Makeen Baroudi

11th June 2020

An Introduction To The BMAT Exam

  • What is the BioMedical Admissions Test (BMAT)?
  • How is the BMAT scored?
  • What is the average BMAT score?
  • Is there a specification for the BMAT section 2?

1. Introduction

The BMAT is an admissions test that aims to assess your aptitude. The BMAT is used in the UK and many other countries. Medicine, Dentistry and Biomedical Sciences are the main courses that require the BMAT. This test is administered by Cambridge Assessment Admissions Testing. The BMAT allows universities to decide if a certain candidate is to be deemed to be invited for an interview, or potentially to be offered a place.

2. What are the sections of the BMAT?

There are several sections to the BMAT. Here are the different sections explained here...

Section 1: Aptitude and skills.

This section focuses on your ability to process relatively difficult data and information quick enough under time pressure. The nature of the questions in section 1 is mixed but they all focus on testing certain skills. For example, understanding different arguments, problem solving skills, data analysis skills; understanding implication and inference statements.

You are given 60 minutes to complete section 1. There are 35 multiple choice questions in section 1. This means you have about 1 minute 40 seconds per question. Even though this may seem like a long time, however, it is extremely time-pressured as some of the questions will be particularly difficult. This section is scored on a scale from 1 to 9 where 9 is the highest. Usually a score of 5 or more means that you are in the safer zone. Moreover, this depends and changes on a yearly basis. The average score for 2019 BMAT applicants was 4.

    💡Quick tip: when a question is too difficult you will know that as you may have spent more than a minute but still no improvement on that question. We recommend that you move on to the next one and come back to this at the end if you have time left. You could easily spend more than 3 minutes on one question and not get anywhere. Even if you got the answer, at some point spending too long on a question isn’t worth the 1 point.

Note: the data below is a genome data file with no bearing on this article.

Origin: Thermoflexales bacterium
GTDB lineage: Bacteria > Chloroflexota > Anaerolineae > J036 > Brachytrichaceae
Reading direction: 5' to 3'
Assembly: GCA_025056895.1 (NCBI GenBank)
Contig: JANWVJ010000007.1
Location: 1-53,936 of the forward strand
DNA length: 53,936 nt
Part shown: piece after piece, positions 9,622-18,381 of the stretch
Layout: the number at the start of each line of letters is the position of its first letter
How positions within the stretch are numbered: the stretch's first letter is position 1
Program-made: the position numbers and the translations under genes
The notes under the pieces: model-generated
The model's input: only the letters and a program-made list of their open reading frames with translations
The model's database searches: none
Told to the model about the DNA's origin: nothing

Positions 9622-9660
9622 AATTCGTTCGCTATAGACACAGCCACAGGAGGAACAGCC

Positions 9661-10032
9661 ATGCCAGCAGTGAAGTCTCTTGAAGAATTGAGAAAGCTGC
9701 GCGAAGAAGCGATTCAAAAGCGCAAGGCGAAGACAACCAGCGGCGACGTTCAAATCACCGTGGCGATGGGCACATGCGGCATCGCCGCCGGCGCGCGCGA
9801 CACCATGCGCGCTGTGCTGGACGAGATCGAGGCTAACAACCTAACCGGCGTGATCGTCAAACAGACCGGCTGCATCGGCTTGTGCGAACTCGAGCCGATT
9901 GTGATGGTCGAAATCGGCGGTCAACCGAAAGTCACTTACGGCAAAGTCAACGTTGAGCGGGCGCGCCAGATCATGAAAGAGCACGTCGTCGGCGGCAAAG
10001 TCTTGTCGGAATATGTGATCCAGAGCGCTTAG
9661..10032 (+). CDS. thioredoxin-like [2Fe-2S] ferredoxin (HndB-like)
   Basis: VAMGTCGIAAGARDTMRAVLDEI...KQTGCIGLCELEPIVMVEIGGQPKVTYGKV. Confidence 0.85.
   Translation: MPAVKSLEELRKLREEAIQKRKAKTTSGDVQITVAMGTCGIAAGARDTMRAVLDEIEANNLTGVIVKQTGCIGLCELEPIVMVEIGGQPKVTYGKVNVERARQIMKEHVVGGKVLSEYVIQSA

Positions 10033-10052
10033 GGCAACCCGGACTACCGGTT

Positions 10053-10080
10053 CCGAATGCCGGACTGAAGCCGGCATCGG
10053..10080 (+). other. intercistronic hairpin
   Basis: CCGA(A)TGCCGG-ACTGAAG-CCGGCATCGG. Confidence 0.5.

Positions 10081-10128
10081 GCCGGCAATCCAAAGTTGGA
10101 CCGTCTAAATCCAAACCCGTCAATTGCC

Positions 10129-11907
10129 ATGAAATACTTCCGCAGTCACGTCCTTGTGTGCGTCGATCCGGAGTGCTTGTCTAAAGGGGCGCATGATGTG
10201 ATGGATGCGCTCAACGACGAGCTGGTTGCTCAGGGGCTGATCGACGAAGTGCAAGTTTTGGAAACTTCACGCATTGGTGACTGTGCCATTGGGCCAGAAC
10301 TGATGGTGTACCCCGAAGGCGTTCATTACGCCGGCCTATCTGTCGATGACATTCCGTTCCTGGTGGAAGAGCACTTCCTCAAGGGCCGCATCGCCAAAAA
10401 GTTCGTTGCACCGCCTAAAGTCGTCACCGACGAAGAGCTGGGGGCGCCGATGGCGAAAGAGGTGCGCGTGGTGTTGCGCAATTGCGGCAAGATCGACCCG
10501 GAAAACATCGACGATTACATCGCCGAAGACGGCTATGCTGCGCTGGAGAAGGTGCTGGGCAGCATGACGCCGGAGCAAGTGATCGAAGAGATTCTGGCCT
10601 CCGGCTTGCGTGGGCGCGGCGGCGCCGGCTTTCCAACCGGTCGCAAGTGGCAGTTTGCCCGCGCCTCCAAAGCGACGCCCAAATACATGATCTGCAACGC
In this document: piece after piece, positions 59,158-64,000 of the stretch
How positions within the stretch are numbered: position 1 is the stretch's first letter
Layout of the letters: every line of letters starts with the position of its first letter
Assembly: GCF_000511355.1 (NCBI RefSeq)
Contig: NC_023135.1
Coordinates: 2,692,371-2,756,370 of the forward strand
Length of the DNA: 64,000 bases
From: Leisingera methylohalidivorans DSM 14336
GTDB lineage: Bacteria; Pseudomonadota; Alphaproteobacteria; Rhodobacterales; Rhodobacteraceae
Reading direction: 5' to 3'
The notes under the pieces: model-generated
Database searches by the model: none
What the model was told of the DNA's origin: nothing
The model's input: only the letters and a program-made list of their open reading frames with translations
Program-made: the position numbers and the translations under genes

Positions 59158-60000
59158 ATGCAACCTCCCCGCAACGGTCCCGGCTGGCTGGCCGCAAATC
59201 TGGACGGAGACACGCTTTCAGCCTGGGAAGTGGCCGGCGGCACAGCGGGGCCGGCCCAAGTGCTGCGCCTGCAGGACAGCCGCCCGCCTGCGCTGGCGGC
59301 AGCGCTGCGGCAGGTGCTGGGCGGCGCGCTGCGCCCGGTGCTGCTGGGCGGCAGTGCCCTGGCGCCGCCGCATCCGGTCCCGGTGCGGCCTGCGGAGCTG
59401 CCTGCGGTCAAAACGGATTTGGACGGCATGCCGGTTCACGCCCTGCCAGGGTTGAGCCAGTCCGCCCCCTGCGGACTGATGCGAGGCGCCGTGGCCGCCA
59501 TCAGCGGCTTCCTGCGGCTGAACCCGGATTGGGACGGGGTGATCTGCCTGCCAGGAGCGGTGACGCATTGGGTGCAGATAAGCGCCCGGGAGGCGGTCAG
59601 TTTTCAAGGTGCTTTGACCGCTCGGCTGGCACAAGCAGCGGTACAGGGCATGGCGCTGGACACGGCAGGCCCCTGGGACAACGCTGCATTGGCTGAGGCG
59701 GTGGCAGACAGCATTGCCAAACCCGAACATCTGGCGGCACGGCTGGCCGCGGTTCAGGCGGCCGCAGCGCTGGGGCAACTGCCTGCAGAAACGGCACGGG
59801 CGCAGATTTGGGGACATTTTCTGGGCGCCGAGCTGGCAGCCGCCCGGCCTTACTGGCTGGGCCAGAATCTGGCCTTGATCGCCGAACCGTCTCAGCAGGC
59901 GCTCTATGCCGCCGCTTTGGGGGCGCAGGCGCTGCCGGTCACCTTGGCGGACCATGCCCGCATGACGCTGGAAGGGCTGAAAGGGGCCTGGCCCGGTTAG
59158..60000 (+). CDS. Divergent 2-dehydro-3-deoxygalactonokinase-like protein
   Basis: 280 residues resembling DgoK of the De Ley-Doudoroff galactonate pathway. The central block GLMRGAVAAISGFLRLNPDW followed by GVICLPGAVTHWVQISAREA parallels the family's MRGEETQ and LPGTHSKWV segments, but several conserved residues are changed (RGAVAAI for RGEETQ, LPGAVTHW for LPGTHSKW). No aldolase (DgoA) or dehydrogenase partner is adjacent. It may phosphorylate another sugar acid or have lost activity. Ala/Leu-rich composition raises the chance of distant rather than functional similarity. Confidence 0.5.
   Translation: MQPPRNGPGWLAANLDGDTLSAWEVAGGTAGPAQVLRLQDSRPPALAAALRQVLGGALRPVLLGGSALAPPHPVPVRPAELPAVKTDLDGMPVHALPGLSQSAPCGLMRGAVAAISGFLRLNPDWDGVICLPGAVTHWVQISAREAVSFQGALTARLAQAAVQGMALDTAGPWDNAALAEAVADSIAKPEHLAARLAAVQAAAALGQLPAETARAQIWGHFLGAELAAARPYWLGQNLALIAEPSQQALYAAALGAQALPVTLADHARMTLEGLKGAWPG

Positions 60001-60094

Section 2: scientific knowledge and application.

This section tests your scientific and mathematical knowledge. It relies on the science and maths specifications of GCSE level, slightly stretched. It is true that knowing your GCSE science and maths is enough to do well in section 2. However, you will also need to do practice questions as you need to familiarise yourself with the nature of these questions. Especially that BMAT section 2 questions are more focused on applying these principles that you’ve learnt in school rather than memorising them.

You will be given 30 minutes to complete 27 questions. This leaves just under a minute per question. Usually, with enough practice and if you are really focused you will be able to finish these questions in time. Section 2 in the BMAT is graded in the same way as section 1, 1-9. Once again, scoring a 5 will put you in a relatively comfortable place. The average score for the 2019 BMAT cohort in section 2 was also 4.

Section 3: Written communication.

This is an essay task. You will have to write an essay in 30 minutes. You will have to choose one essay title out of three and write about it. Your writing does not have to be the fanciest of writings to achieve a good score. All you have to do is write clearly, coherently, and concisely. In addition, your ideas and thoughts must be organised and backed by evidence where needed.

The BMAT essay has a double score: score for your written English; score for your quality of content. Your written English score is A, C or E, where A is the best mark. Normally a coherently written essay with good use of grammar, punctuation and vocabulary would get you an A score. Quality of content is based on how you answer the question. Quality of content is scored on a scale from 1-5. A clear essay that directly addresses all points of the question with no weakness can get you a 4 score, or maybe 5. The final essay score would be a number next to a letter, 4A for example. The 2019 cohort section 3 average was A for written English and 3 for quality of content.

    💡Top tip: make sure you spend enough time planning your essay before you start writing. The clearer your plan the cleaner your essay will be and the more organised your thoughts will be. You only get one A4 side to write your essay. You are not allowed any extra paper. (You can write your plan on the question paper). If you do not plan your essay well enough you will end up scribbling all over your paper. This will make it a lot harder for the examiner to examine which can negatively affect your mark.

You can find free UCAT resources and free practice questions here on our website.

Makeen Baroudi

Product Manager

Hi guys, I hope you enjoyed reading this blog page. We at TheMedicalGeeks try and pass on the lessons we learned whilst getting into medical school.

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